Brent Bozell

 Many parents find the entertainment that's most appealing to pre-school children -- Barney, the Wiggles and even the Rugrats -- so cloying they feel the urge to run from the room. But if that kind of soft, safe and cutesy entertainment is what those little ones really enjoy, how much of a culture shock are they getting when the family TV turns to NBC for some cartoon crotch-licking and drug humor?

 The episodes following the premiere were more of the same. In the second episode, the Roy character says, "Magic, you fickle bitch." He says to the Siegfried character: "Don't be an ass of jacks." When guests surprise Larry, he suggests sarcastically it's pleasant, "like when the gas wears off early and your dentist is buckling his pants." The show had a "Today" show subplot, complete with an animated Matt Lauer. Larry's dad exclaimed, "Katie Couric's got that good-girl-but-probably-wild-in-the-sack thing going on." But perhaps the most unique moment of the night were the lesbian gophers kissing, moaning and rubbing each other while the males took pictures.

The third episode had more drug humor. The plot surrounded Larry's belief that his daughter was doing "catnip." After jokes about how Larry enjoyed passing around the "catnip" to attract the girls in his youth. There are more jokes about the sad lions who use "catnip" as a "gateway drug" and they end up loving being shot by tranquilizer darts. The daughter slips out of the house. In her room, they find instead their son, who says, "she said if I didn't pretend to be her, she'd kill Santa." In another sign of the show's attitude toward childhood innocence, Larry replies: "Aw, don't worry, buddy. There's no Santa." Relief unfolds when the teenage daughter announces she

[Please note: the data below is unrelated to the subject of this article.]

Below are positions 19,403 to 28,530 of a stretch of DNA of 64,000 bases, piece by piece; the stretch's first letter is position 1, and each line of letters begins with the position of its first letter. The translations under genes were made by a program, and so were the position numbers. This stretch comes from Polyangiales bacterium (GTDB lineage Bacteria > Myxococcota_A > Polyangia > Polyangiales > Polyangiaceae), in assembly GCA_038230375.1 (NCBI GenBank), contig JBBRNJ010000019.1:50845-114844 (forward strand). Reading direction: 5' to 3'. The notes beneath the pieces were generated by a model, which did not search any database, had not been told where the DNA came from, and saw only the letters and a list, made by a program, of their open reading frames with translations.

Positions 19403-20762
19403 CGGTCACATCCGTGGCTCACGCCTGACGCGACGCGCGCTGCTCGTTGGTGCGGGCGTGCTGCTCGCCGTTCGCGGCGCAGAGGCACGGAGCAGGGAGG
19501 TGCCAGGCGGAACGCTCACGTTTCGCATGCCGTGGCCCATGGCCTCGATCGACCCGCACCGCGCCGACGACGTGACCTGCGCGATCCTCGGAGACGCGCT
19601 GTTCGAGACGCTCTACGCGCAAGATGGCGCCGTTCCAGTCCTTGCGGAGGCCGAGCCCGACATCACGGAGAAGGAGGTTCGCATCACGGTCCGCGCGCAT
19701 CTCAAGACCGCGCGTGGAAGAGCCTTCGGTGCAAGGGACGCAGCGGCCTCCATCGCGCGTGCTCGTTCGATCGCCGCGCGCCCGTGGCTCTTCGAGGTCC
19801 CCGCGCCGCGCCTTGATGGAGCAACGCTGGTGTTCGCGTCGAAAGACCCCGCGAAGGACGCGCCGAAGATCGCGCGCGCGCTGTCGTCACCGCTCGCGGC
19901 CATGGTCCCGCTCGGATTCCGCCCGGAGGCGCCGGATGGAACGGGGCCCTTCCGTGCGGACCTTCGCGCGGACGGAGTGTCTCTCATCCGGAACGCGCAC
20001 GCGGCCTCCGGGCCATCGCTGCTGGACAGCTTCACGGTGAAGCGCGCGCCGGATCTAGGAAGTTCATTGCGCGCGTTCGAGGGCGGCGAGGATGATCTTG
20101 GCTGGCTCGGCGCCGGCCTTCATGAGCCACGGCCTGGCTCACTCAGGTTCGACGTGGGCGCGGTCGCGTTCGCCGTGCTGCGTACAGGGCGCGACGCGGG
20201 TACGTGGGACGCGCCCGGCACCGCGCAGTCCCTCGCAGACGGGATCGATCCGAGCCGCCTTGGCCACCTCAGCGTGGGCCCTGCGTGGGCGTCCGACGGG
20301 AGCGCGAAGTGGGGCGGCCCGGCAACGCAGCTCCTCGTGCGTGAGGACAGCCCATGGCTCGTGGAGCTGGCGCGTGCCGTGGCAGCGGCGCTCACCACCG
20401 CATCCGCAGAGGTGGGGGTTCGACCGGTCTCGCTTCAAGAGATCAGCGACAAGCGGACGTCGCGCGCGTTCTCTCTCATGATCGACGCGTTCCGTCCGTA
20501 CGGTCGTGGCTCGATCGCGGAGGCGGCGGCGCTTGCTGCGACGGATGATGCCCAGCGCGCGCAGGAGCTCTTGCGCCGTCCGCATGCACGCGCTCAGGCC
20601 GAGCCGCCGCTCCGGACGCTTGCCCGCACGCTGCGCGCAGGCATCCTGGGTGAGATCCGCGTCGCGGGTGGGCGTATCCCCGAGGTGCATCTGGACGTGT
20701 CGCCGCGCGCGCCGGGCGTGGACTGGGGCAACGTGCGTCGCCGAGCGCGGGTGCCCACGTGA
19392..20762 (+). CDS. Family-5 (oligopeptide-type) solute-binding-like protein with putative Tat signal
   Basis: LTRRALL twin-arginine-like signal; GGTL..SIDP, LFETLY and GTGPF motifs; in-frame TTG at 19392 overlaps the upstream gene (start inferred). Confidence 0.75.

only has a new adult boyfriend, and they're going on a camping trip together.

 This show is not cute, and it's certainly not funny. It merely demonstrates that Hollywood can't stop fixating on tawdry sex and drug use, not even when they're making cartoon shows about lions. "Father of the Pride" shows there is no pride at NBC.

Brent Bozell

Founder and President of the Media Research Center, Brent Bozell runs the largest media watchdog organization in America.
TOWNHALL DAILY: Be the first to read Brent Bozell's column. Sign up today and receive daily lineup delivered each morning to your inbox.
©Creators Syndicate